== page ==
Great series. I would love if you continue with this, plus with testing. Testing is something that you haven't really touched upon much here. Also with some design patterns that follow along with this principles.
Very nice, Chris. It's helpful to hear and see how principles and best practices translate into real world examples. It's easy to fall down a rabbit hole and more difficult to dig yourself out than it is to avoid these pitfalls in the first place. Looking forward to the rest of this series. Also, congrats on Hatch.io. I will be making the move in the near future.
Great episode. Look forward to seeing more! I do something similar, but for domain objects, I generally namespace them by functionality and then throw it in lib. app/ for rails specific stuff /lib for domain stuff
I don't want to sound harsh, but please explain in what Universe is it appropriate to use Rails to configure servers, nginx, SSL, Sidekiq, when there is Chef (ruby), Puppet (ruby), Ansible (python/yaml), Salt (python), and Terraform (C/C++/HashiCorp), not to mention Docker (go) — that already do that incredibly well with a wide community support to pull from? To say that this example comes from a real-world Rails app, and then to proceed to describe what is effectively a very basic cloud automation — as an appropriate use of Rails Web Framework, is (IMHO) ludicrous. It completely flies in the face of the design principles you are touting. Perhaps it would help if you spent a bit of time explaining why Rails is used in such an unusual context.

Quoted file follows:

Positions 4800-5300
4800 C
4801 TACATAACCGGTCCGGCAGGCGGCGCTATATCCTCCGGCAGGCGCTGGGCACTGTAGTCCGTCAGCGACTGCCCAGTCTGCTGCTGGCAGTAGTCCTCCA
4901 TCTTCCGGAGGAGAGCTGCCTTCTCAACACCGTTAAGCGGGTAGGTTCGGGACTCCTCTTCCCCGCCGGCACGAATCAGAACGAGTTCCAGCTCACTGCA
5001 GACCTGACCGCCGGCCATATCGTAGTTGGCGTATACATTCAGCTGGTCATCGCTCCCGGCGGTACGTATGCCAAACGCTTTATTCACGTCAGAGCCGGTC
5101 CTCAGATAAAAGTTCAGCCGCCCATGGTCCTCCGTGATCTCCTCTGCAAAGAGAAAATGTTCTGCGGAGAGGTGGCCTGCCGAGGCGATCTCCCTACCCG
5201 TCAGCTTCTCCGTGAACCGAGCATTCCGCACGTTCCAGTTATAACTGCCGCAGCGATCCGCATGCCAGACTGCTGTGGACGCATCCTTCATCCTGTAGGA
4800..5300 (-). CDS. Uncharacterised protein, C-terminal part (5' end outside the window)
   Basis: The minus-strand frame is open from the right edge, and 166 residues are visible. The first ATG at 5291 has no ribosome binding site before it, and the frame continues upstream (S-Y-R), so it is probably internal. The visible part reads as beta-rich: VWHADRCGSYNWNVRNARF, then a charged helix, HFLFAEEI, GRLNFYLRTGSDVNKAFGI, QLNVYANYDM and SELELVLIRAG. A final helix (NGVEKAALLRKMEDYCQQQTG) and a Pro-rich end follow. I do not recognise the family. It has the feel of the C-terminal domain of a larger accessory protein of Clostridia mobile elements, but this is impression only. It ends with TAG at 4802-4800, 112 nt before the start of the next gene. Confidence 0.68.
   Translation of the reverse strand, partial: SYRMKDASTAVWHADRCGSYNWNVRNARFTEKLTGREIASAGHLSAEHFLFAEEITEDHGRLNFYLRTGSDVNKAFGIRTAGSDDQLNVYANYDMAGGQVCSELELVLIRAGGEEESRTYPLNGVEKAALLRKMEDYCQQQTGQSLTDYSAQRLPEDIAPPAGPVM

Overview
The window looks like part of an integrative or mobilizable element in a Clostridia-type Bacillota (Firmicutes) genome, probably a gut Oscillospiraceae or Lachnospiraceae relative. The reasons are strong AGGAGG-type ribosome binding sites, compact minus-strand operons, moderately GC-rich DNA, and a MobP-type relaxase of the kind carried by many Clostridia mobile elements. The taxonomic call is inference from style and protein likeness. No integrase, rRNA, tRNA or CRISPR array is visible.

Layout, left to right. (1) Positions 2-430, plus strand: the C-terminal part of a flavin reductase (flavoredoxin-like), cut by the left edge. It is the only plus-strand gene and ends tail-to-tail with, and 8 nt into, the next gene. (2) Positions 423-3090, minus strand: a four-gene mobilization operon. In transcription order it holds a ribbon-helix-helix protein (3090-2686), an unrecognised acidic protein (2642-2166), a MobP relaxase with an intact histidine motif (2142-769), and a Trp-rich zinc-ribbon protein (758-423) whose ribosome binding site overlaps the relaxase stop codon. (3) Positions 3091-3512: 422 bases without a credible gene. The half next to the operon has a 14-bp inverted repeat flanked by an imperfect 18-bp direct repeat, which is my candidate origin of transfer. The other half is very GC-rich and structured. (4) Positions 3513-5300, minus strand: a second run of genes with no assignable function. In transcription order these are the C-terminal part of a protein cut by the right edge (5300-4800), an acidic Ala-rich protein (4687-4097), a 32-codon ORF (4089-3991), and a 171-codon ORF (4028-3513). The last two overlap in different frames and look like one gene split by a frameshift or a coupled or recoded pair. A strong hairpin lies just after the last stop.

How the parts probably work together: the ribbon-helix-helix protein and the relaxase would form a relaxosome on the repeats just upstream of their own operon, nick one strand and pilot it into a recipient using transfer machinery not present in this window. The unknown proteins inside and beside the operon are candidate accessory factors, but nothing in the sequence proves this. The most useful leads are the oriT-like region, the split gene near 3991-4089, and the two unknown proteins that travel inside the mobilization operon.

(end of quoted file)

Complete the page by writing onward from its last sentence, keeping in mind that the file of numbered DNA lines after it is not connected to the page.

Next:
You don't sound harsh - just badly researched. Chris Oliver is literally the proprietor of an instant-on server configuration company that is an alternative to choosing Chef/Puppet/Ansible et al. It's like telling a young Sergey Brin he should just use Alta Vista because no-one needs another search engine.
Your second mistake was thinking that the application mattered, when clearly it just serves as a vehicle for illustrating the SRP.
Your final mistake is in looking at the result and seeing Rails, when one of the major outcomes by the end of the episode is that the provisioning code is now decoupled from Rails.
Hi Konstantin, welcome to the gorails community. It seems like you've completely misunderstood the point of this video and point of hatchbox.io. (without meaning to sound harsh of course). To answer your question, it is perfectly appropriate to use rails when building something like hatchbox.io when you're a rails developer. In fact it would be a strange decision to build it in anything else, do you not agree? To say this flies in the face of the Single Responsibility Principle suggests you've not yet grasped it but keep trying, we're all here to learn! Good luck with your development!
Some people might misunderstand what happened here and end up with the (unfortunately common) misunderstanding that SRP means "one method per class".
What Chris did is refactor a set of domain-specific behaviours from being collected in one class, to each being classes in their own right. The next step might be to compose them back together as necessary, without over-engineering the infrastructure that does so.
The example I personally like to give is extracting business rules implemented as "just code" into Rule classes, and then delivering new and useful outcomes by re-ordering rule objects or using subclasses and variants.
For the Rails programmer this is hopefully all in contrast to using Concerns which are basically just a way to chop up fat models into separate files and don't lead to new and interesting runtime structures.
Thanks, great and really interesting episode (as always...) ! I have two questions: 1) What do you think about turning the Server::SSH class into a module, and mixing it in into the two other sever classes (instead of using inheritance). 2) Using service objects to do stuff is a similar technique right ?